Having mastered the secrets to the Art of Kinematics, you decide to show your power by challenging your physics teacher to a duel — a friendly one that is. The two of you are separated by a certain distance and right in the middle lies the holy book of SIN (more specifically, A Decade of SIN Plus Sixteen, which contains past contests and solutions to the University of Waterloo's Sir Isaac Newton Contest).
You believe you are worthy of bringing the book (which has a mass of 500.0g) home to solve problems from — but she wants you to suffer first. Using the force (yes, that force), she changes the velocity of the book several times. Since you are keeping your eyes on the clock, you know the exact time when she changes the velocity of the book and you also know the angle (as you always carry a protractor) and the duration of the time interval (you also have a stopwatch).
Your goal is to output the speed of the book when it hits the ground. Assume that the book is in free-fall on Earth after the last change in velocity is made and that it is accelerating towards the surface at . Assume that the book is unaffected by gravity while it is under the influence of the force.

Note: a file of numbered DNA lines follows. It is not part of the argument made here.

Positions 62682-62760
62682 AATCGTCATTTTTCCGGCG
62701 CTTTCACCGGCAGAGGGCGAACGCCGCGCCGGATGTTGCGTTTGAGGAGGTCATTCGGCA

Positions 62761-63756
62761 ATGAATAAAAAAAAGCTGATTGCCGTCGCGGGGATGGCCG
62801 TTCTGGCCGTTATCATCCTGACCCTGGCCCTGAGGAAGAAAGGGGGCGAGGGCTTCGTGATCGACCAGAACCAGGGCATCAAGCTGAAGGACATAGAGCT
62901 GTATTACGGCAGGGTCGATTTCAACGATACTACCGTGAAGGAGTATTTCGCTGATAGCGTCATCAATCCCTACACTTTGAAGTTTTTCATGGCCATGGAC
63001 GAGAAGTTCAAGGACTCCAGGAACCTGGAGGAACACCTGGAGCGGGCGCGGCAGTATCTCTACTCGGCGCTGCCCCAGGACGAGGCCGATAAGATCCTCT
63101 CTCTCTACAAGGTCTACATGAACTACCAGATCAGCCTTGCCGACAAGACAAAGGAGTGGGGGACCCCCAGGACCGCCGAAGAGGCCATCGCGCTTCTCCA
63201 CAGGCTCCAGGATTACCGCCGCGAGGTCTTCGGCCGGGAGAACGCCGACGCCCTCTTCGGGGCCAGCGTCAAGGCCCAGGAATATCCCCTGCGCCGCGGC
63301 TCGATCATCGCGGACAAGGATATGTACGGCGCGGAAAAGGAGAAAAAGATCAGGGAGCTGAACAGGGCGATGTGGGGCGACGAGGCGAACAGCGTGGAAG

The first line of input will contain one number that represents the number of changes.
The next lines will contain two integers and a real number, , and .
represents the speed of the book, in metres per second while represents the direction, in degrees. More specifically, is the angle between the book's direction and the east direction, clockwise.
represents the time, in seconds, that the book travelled for. Note that is given to one decimal place.
The only line of output is to contain the speed of the book when it hits the ground to the nearest integer.
2 10 30 2.0 5 120 1.5
Explanation for Sample Output
Our goal is to find the height the book reaches. Using the Law of Conservation of Energy we derive the following equation: , where is the height the book reached, is the acceleration due to gravity and represents the speed of the book when it lands on the ground (the desired output).
To obtain the height the book reached, we need to obtain the vertical component of the book's velocity in each of the lines.
Let represent the height that the book reaches.
Note: The function in your language may require the input to be in radians rather than degrees. To convert from degrees (the input) to radians, simply multiply by .